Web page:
When you start a website, getting an SSL certificate to protect it has become the first logical step nowadays. With the increasing recommendation from Google and numerous cases of cybercrime, it’s imperative that you install an SSL certificate on your site to protect your users and their data from MITM (man-in-the-middle attack) and phishing attacks. Google also rewards those sites which take SSL security seriously by ranking their results higher in its search engine result pages (SERPs).
However, when you decide to purchase an SSL Certificate, the first question that you face is whether to go with a regular/standard SSL certificate or with a wildcard SSL certificate. And the answer is not so easy to find out. Before you can decide which of these certificates you should buy it’s important to understand the difference between Wildcard SSL and Standard SSL.
But don’t worry – we’re going to explain everything to you in this article. And in the end, you’ll be able to choose which one you should go with. Let’s get started:
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Similarities: Wildcard SSL & Regular Certificate
Before we boil down the difference between both regular/standard and wildcard certificate, it’s also a good idea to understand what similarities they have. And the first similarity is that both offer industry-grade strong encryption up to 256 bits. Both are trusted universally across the browsers and servers, and both use 2048-bit RSA signature keys. Both are also enough to give positive ranking impact in Goggle search results.
With that in mind, now let’s look at what’s not same in both these certificates.
Wildcard SSL vs Standard SSL Certificate
- It protects a domain and its unlimited subdomains in its hierarchy. If we compare it with the help of the example then we can not only protect example.com and subdomain.example.com but also support.example.com, about.example.com and any other subdomains that carry the first level of the main domain if the certificate is taken for domain *.example.com. That way a wildcard cert serves as a single solution for all your subdomains security.
- However, it’s also worth mentioning that even the certificate can’t protect your subdomains if they’re more than one level away from the root domain. For example, while support.example.com can be protected, chat.support.example.com can’t be protected under *.example.com. That feat is achieved only by multi-domain wildcard SSL certificate, which cost much more than wildcard SSL cert or single wildcard cert has taken for *. support.example.com
- In addition to that, wildcard SSL certificates cannot be purchased with extended validation (EV) option. That means you can’t have that green bar telling the name of your company in the browser if you decide to use a wildcard certificate. You need to settle with DV or OV certificate only for wildcard SSL. There’s no way to bypass this thing, and this is a compromise you must make if you want to protect your main domain and all its immediate first-level subdomains with a wildcard SSL certificate.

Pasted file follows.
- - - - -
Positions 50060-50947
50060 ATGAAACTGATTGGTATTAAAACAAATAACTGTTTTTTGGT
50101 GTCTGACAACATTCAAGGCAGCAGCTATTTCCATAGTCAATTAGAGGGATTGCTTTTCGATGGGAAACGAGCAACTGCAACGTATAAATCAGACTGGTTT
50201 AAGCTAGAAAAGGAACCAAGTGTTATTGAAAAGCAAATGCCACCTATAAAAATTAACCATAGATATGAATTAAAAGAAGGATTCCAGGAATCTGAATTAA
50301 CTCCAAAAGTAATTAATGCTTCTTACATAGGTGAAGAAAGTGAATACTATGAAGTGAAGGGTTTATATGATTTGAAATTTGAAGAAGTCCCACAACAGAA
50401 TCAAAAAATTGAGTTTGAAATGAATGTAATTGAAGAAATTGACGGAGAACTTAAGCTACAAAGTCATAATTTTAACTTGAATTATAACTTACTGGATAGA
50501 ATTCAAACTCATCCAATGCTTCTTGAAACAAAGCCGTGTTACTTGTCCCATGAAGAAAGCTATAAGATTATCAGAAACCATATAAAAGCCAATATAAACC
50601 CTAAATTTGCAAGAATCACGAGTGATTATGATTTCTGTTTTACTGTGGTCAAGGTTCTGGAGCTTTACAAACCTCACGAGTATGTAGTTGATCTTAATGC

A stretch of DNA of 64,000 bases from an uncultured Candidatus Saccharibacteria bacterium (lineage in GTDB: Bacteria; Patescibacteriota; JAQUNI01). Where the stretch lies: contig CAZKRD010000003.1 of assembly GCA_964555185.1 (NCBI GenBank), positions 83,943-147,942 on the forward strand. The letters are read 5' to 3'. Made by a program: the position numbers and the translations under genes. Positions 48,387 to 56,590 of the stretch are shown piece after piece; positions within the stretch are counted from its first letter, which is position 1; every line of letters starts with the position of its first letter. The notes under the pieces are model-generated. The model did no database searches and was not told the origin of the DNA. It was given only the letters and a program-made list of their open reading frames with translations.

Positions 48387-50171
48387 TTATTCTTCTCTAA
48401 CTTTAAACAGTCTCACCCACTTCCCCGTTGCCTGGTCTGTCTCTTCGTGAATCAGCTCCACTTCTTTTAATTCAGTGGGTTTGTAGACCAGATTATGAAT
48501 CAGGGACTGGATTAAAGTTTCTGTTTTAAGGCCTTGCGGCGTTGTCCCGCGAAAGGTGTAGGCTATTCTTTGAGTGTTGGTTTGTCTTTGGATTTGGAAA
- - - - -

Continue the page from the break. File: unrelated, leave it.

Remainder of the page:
- A standard or regular certificate, on the other hand, protects only one domain or one subdomain. For instance, if you have a website www.example.com, with a standard certificate you can only protect www.example.com and example.com but not subdomain.example.com. If you have to secure subdomain of the website then you can protect them with a certificate, but for that, you need to purchase an individual regular SSL certificate for each subdomain.
- However, that doesn’t mean there are only limitations in normal SSL certificate. It also has some special advantages. For instance, a standard cert can be purchased in all 3 types of validation: Domain Validation (DV), Business/Organization Validation (OV) and Extended Validation (EV). All these levels of validation represent 3 different levels of security that you can expect from your certificate.
- DV certificates are given right after the validation of domain ownership.
- BV/OV certificates are given after validation of domain and business credentials verification.
- EV certificates are given after validation of domain ownership, business credentials and many other things. A stronger validation process of the certificate means more authenticity and difficulty for criminals to steal it.
- It’s also worth noting that both www and non-www versions of a site can be protected with these single-domain SSL certificates.
|Add as many first-level subdomains as you want
|Can’t be used to protect all subdomains of a website
|It is available for DV and OV
|Can be purchased for DV, OV and EV
|It saves time & cost on subdomains certificate management
|It is time-consuming because of individual certificate management for each subdomain
Which one should you use?
Like most things in cyberspace, the answer depends upon what are your requirements. If you have a single website, and you’re sure that you won’t be adding multiple domains later, you can go with a regular SSL certificate. On the other hand, if your website divides into subdomains, or you plan to divide it into subdomains later, then you’ll be better off with a wildcard SSL certificate.
So that’s the difference between Wildcard SSL and Standard SSL certificate. Hopefully, we could explain it to you in a thorough manner. Now it should be easy for you to make a choice between both these SSL certificates.